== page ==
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A 51-year-old male with untreated chronic HCV presented to a rural hospital with a worsening bilateral lower extremity rash. He had recently been diagnosed with MPGN, severe anemia, and congestive heart failure. Cryoglobulinemic vasculitis was suspected, and the patient was referred to a larger regional hospital for further evaluation and plasmapheresis. On admission, the patient had pancytopenia and worsening renal function. Physical examination was consistent with painful palpable purpura involving both lower extremities. Initial testing showed Hep C viral load of 3.8 million, and serologic testing confirmed the presence of cryoglobulins. After a blood transfusion, plasmapheresis was initiated daily for 3 days then the frequency was decreased to every other day. After 6 rounds of plasmapheresis, renal function and the lower extremity rash had improved significantly. Hep C therapy was considered but was not possible due to the patients multiple contraindications including severe anemia, renal failure, CHF, and poor adherence to previous medication prescriptions. The patient was discharged and readmitted several times due to recurrence of painful lower extremity rash and fatigue. After each discharge, the patient would return to his hometown at a higher altitude and with a colder climate, likely exacerbating his CG. The patient was advised to move to a warmer climate and to continue plasmapheresis until he was a candidate for HCV therapy. He underwent a total of 30 sessions of plasmapheresis by the time of his last discharge. This case provides an example of the relative success of long term plasmapheresis for symptom management in patients with HCV-induced CG who are not candidates for HCV treatment.'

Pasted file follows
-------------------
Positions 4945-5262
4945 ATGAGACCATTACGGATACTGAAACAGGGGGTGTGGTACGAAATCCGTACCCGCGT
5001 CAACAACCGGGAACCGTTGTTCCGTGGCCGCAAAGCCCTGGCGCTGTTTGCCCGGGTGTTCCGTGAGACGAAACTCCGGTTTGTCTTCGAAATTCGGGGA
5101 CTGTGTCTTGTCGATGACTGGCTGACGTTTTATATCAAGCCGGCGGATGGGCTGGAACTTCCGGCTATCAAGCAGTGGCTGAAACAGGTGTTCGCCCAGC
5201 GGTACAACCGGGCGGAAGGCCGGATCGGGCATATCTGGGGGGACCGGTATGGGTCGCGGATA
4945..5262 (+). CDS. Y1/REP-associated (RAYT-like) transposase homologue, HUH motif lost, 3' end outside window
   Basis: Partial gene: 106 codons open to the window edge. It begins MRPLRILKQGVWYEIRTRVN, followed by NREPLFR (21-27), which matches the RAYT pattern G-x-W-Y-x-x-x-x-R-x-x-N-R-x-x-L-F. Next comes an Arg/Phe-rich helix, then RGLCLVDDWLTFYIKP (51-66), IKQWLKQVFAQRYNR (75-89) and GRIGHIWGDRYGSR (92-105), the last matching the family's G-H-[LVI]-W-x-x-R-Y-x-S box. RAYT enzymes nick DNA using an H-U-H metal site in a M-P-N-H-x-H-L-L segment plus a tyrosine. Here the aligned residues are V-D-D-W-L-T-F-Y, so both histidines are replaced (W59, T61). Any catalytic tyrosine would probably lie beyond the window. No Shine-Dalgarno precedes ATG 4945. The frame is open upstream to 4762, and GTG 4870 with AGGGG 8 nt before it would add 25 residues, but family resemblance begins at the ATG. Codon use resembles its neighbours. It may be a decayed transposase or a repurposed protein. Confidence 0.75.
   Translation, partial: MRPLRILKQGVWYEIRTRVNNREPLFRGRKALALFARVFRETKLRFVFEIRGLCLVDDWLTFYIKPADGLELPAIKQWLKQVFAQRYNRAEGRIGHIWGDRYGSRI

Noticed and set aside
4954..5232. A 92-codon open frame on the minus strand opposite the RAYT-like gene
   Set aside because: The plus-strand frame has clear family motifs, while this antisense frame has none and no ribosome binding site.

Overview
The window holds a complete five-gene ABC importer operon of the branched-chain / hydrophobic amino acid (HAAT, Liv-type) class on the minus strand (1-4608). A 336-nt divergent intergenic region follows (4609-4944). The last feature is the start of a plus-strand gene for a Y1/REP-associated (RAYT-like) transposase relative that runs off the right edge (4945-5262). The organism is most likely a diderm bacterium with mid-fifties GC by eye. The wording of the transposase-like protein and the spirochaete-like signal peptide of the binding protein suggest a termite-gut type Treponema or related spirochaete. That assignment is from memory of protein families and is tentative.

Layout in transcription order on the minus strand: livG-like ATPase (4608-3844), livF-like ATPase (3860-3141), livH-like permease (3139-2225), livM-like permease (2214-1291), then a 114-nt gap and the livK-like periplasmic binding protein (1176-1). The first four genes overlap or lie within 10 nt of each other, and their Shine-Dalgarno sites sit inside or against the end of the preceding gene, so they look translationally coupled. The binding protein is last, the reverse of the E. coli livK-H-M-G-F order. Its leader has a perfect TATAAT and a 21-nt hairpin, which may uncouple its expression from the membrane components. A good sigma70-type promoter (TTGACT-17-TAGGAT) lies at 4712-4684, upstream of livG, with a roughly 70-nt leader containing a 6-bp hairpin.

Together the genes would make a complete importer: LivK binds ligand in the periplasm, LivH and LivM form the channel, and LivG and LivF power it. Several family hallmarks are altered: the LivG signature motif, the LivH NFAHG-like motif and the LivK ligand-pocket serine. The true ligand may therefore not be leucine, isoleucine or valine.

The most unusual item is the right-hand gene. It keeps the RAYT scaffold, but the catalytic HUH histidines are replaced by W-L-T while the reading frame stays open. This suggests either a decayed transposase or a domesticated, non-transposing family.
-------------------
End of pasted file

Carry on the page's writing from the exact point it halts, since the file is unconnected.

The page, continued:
Presented at the American College of Physicians New Mexico Chapter Scientific Meeting, 10/10, Albuquerque, NM.